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Not just the NHS: manifestos need to consider other health and care priorities too


Election season is finally upon us. As campaigns are launched and politicians begin knocking doors up and down the country, it is clear that the NHS is going to feature heavily in the next six weeks.

Ahead of seeing the detail of what the parties are proposing in their manifestos, what do I hope to see from a health and care perspective? There are five things I will be looking out for: health is more than the NHS; social care reform; mental health; a workforce strategy; and clarity on funding and capital investment.

First, a recognition that health is more than the NHS. With improvements in life expectancy flatlining and health inequalities widening, improving public health and prevention should be a high priority. As a first step, any government that is serious about improving health would prioritise the public health grant, and reverse recent cuts, starting with an additional £1 billion next year. But genuinely supporting population health and wellbeing requires more. If a government wants to see people’s health improve, we need to see bold action, using all the levers government has at its disposal to improve the health and wellbeing of the population. This means government should not shy away from specific measures – including taxation and regulation – where the evidence suggests it can help support health and wellbeing. To really shift the dial, manifestos could exemplify a ‘health in all policies’ approach – look out for commitments to improve housing, supporting the best start in life for our children and more besides.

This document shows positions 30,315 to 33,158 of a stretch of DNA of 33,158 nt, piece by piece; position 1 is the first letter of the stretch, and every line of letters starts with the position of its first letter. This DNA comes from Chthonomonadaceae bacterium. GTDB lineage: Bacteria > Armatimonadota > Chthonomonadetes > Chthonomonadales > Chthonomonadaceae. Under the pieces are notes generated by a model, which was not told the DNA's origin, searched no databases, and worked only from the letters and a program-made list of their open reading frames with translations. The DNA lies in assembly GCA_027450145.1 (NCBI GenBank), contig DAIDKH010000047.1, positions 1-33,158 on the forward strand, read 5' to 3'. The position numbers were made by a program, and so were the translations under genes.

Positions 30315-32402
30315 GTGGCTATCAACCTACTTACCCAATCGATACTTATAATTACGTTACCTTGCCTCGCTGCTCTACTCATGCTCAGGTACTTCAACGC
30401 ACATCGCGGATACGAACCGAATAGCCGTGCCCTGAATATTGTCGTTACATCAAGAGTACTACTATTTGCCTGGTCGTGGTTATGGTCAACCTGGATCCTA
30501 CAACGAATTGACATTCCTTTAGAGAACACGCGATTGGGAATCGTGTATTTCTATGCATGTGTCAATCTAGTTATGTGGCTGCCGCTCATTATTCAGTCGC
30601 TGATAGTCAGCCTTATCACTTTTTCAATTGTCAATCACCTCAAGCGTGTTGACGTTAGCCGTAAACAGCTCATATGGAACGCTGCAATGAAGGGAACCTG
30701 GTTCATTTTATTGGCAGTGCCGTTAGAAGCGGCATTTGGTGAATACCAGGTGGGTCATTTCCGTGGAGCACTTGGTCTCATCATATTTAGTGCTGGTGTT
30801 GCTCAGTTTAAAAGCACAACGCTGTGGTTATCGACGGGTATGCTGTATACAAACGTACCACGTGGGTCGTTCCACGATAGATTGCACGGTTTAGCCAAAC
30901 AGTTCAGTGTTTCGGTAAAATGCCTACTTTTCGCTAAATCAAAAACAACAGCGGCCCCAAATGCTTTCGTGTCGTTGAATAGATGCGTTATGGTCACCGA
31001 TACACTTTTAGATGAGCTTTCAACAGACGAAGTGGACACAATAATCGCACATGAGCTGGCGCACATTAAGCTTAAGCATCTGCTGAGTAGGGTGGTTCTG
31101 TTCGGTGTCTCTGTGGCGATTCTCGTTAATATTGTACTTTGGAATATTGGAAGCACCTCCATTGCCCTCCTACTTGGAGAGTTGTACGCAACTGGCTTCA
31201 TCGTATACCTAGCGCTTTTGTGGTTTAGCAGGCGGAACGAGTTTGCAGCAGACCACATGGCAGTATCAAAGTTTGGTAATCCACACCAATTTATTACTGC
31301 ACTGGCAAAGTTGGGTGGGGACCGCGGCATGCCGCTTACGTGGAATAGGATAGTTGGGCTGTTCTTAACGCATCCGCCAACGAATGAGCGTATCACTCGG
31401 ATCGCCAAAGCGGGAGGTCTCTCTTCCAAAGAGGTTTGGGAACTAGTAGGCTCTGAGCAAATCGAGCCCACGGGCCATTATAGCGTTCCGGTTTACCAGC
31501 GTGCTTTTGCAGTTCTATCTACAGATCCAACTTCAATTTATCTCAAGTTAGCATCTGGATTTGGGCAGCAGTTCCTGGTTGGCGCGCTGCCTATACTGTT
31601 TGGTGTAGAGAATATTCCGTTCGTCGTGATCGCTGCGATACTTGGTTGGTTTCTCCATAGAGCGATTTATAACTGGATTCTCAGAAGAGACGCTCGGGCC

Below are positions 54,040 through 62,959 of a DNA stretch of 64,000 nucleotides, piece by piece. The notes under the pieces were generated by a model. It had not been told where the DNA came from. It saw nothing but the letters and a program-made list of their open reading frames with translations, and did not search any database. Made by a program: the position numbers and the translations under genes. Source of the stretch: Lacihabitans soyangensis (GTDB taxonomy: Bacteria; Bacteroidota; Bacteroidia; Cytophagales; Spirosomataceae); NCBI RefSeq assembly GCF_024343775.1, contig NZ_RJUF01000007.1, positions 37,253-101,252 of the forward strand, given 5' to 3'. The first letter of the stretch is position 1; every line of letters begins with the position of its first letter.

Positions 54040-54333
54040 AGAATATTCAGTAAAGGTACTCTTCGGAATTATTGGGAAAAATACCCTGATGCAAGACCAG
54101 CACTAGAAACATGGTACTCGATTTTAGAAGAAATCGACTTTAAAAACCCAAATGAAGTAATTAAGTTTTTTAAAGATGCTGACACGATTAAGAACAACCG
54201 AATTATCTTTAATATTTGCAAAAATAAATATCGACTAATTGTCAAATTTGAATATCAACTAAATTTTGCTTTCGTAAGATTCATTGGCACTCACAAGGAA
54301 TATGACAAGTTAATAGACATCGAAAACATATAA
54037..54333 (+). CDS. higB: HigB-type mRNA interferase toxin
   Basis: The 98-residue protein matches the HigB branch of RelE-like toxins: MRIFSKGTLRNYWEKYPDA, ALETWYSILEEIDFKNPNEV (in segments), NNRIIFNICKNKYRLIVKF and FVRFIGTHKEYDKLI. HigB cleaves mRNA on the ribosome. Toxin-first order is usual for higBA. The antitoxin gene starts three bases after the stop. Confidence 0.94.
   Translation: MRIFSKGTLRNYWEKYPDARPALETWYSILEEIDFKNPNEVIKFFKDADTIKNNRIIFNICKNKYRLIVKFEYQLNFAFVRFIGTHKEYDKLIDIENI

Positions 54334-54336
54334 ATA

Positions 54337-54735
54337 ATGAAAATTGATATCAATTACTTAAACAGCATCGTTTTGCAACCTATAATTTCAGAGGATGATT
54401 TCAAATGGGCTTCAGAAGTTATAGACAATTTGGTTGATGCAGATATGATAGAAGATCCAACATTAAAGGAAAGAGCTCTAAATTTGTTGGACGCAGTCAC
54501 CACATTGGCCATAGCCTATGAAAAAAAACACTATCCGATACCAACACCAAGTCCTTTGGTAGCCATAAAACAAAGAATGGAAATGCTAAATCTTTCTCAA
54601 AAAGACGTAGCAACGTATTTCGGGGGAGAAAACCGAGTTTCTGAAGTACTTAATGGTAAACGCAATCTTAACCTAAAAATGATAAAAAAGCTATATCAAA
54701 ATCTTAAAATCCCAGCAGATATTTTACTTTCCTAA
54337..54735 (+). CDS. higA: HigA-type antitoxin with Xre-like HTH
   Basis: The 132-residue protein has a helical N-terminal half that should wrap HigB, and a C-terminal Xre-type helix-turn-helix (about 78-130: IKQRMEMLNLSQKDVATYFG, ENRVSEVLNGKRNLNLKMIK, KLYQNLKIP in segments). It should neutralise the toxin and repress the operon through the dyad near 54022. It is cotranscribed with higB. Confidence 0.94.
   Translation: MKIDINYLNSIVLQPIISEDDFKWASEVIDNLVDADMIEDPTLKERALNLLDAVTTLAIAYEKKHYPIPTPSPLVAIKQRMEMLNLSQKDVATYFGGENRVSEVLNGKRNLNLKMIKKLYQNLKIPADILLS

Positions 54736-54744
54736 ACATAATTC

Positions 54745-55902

'If a government wants to see people’s health improve, we need to see bold action, using all the levers government has at its disposal to improve the health and wellbeing of the population.'

Every day, the 1.4 million people working in social care provide critical support that touches the lives of more than a million people, their carers, friends and families. Social care can be transformative for the older people and those with disabilities who rely on it. But for too long the system has struggled with a funding system that is not fit for purpose and with political leaders who have shied away from much needed, bold reform. The system is failing people, with high levels of unmet need and providers struggling to deliver the quality of care that we expect. If a prospective government wants to improve quality and fairness, its manifesto should include immediate plans for significant additional investment to support quality and reduce unmet need, and firm plans for how it will introduce a new funding system, which tackles the problems of the unfair divide between a free NHS and a paid-for social care system, with more risk-pooling to remove the fear of being one of the unlucky ones who face catastrophic care costs. Vague promises to fix social care will not suffice.